[HONG KONG] Oil extended the previous day's rally and Asian stocks surged Thursday while the US dollar held its losses as the turmoil on global markets lowers expectations the US will hike interest rates again this year.
Energy firms, for so long beaten down by the collapse in commodities, led gains as fresh hopes for talks between Russia and Opec on cutting output lit a fire under crude prices.
The gains are the latest in a volatile cycle that has characterised the start of 2016 as traders fret over the state of the global economy, the slowdown in China's growth and the oil rout.
And those worries are feeding through to the US economy, which has so far been the stand-alone healthy performer in recent months.
Data on Wednesday showed growth in the country's key services sector - which accounts for 80 per cent of economic activity - slowed for a third month in January, with weakness across the board.
Earlier this week Federal Reserve Vice Chair Stanley Fischer said the global turmoil had the potential to trip up the US economy and the central bank was closely watching events as it considered monetary policy.
The comments added to speculation the Fed is becoming hesitant to lift rates, following its first hike for more than nine years in December.
Increasing expectations the Fed will stay put on rates for the rest of the year sent the dollar tumbling Wednesday, in turn sending oil prices rallying and providing a fillip to stocks.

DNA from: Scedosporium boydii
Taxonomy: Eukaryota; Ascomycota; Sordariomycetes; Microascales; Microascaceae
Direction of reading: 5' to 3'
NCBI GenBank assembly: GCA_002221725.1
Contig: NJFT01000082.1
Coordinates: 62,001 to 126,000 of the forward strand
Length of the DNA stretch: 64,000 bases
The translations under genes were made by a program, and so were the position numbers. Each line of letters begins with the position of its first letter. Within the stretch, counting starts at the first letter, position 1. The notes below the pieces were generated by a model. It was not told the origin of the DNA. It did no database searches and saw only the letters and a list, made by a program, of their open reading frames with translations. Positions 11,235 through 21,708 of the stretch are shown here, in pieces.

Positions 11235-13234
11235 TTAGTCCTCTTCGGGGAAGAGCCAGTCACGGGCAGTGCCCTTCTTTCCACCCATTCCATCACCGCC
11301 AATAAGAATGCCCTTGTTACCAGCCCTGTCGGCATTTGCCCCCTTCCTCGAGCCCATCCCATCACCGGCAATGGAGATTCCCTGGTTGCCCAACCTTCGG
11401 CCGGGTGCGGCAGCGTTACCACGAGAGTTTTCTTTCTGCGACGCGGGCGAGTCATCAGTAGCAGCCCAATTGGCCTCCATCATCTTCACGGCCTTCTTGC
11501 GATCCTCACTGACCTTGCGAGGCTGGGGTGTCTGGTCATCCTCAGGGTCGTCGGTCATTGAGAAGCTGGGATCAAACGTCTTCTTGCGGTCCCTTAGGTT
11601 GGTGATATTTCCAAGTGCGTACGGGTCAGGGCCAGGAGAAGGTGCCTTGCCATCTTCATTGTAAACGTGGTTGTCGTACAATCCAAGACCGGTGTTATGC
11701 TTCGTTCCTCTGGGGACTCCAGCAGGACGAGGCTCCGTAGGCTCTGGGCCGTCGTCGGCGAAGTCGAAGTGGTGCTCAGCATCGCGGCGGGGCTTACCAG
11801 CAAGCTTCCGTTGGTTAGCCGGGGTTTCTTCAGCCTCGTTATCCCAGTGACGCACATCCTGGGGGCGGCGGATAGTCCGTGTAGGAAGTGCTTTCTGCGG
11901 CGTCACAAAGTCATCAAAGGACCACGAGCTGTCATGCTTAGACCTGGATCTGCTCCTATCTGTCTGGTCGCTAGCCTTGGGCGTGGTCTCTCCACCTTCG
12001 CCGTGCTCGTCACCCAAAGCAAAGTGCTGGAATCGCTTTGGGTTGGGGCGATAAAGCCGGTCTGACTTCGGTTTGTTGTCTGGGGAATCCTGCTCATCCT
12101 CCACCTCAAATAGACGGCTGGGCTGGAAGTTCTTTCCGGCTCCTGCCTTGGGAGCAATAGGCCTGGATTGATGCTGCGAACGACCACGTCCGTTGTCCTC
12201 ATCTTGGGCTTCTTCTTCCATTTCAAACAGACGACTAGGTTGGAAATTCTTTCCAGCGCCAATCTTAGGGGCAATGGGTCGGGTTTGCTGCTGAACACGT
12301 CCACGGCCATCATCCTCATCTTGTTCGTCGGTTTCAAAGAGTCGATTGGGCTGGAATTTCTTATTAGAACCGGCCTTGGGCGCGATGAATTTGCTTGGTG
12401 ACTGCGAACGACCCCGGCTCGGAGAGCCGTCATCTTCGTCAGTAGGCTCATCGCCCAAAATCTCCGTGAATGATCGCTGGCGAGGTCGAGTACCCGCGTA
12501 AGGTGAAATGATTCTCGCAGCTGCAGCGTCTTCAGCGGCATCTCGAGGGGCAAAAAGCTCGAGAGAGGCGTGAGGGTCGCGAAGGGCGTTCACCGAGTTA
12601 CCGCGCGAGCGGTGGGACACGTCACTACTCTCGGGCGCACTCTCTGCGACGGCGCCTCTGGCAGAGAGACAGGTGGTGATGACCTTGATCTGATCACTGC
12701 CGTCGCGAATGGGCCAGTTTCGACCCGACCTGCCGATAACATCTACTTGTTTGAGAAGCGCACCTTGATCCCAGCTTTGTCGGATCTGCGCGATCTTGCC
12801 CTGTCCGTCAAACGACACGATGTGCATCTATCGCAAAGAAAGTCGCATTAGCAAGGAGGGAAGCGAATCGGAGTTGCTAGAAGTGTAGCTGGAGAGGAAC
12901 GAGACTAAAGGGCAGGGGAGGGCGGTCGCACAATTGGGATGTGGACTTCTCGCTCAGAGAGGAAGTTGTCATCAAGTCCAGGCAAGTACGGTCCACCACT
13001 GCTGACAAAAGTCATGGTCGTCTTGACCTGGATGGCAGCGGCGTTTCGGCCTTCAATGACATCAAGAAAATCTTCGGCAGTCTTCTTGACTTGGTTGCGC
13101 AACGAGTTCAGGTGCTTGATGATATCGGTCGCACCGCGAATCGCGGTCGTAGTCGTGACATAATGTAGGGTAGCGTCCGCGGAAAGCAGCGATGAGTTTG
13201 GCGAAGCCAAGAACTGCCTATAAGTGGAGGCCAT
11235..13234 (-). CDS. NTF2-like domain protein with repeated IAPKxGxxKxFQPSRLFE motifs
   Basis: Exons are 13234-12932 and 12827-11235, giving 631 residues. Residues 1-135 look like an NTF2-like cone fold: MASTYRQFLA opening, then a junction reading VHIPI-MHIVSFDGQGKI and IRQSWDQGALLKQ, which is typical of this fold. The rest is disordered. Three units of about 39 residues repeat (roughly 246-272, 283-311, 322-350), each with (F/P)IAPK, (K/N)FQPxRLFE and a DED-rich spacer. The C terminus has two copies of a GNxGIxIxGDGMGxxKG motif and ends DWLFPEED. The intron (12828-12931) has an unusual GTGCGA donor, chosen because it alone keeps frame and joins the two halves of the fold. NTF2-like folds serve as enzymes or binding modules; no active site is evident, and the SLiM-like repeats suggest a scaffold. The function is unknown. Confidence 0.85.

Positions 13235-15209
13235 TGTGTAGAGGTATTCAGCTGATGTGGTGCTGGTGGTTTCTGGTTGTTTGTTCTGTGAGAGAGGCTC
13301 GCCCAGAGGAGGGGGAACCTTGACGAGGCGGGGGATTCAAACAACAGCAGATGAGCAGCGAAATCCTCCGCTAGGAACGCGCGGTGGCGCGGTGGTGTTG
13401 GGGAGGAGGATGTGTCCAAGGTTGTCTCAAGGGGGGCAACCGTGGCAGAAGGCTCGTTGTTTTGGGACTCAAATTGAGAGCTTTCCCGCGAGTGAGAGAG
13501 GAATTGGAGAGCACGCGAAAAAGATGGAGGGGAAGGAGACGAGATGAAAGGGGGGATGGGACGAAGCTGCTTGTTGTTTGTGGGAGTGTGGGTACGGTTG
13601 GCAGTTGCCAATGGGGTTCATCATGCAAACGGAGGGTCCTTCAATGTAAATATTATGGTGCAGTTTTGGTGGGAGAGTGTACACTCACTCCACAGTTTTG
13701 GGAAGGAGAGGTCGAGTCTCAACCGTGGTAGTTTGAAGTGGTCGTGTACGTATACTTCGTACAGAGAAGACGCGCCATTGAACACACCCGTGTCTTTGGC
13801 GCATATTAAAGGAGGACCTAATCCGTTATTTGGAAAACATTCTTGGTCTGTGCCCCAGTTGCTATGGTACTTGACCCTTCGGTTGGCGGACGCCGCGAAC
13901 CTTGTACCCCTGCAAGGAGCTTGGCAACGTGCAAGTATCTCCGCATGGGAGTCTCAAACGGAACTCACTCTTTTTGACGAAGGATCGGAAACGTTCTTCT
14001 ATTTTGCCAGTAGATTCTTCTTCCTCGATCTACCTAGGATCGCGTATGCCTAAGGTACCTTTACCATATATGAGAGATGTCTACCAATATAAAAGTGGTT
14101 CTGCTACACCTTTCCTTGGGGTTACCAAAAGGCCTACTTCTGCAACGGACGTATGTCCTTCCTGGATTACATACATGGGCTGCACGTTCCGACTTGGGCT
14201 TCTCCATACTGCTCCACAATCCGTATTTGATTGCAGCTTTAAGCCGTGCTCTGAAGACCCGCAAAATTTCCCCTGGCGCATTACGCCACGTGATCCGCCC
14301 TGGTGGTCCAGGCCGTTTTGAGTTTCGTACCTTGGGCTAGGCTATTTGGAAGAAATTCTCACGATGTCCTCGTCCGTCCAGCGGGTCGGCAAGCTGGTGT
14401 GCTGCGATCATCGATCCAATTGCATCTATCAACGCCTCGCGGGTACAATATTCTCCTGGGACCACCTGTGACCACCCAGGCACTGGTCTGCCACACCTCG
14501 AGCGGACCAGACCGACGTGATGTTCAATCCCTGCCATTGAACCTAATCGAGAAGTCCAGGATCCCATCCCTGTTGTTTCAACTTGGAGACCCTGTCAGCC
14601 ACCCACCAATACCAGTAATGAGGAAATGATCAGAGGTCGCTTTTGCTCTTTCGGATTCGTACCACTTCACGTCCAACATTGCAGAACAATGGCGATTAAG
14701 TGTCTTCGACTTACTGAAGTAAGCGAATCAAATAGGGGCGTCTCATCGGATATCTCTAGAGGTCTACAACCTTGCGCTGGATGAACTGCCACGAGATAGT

A weaker greenback makes oil cheaper for buyers using stronger currencies, which tends to stimulate demand and prices.
US benchmark West Texas Intermediate surged 8.0 per cent and Brent jumped 7.1 per cent Wednesday, having respectively slumped 11 per cent and almost five per cent over the previous two days.
The crude surge came despite an official report showing US stockpiles soared above 500 million barrels for the first time since 1930, at the start of the Great Depression.
"The selloff in the US dollar is supportive of commodities," Scott Schuberg, chief executive officer at brokerage Rivkin Securities in Sydney, told Bloomberg News.
"We've been trading under conditions that's been fairly gloomy. The outlook for China has been gloomy for years now. I don't really think that there's too much negative sentiment that could be piled on to this market."
On Thursday WTI gained one per cent and Brent 0.9 per cent.
Adding to the buying is renewed hope that Russian and Opec officials will meet to discuss cutting production to address a glut that has driven prices to around 12-year lows.
The pick-up in prices led energy firms on a rally. CNOOC and PetroChina jumped more than six percent in Hong Kong, while Sydney-listed BHP Billiton added almost seven percent and Woodside Petroleum gained more than four percent. JX Holdings in Tokyo was 3.6 per cent up and Inpex was 1.6 per cent higher.
And stock markets surged. Hong Kong was up 1.8 per cent, Shanghai added 1.9 per cent, Sydney gained 1.7 per cent and Seoul was one per cent up, while Singapore, Manila and Jakarta all enjoyed healthy runs.
However, Tokyo was 0.7 per cent lower by the break as exporters were hurt by the yen's rise against the dollar.
The greenback tumbled to 117.81 yen on Wednesday from 120.01 yen the day before and only slightly rose early Thursday in Asia. The euro also jumped to US$1.1111 from US$1.0917 and held most of those gains Thursday.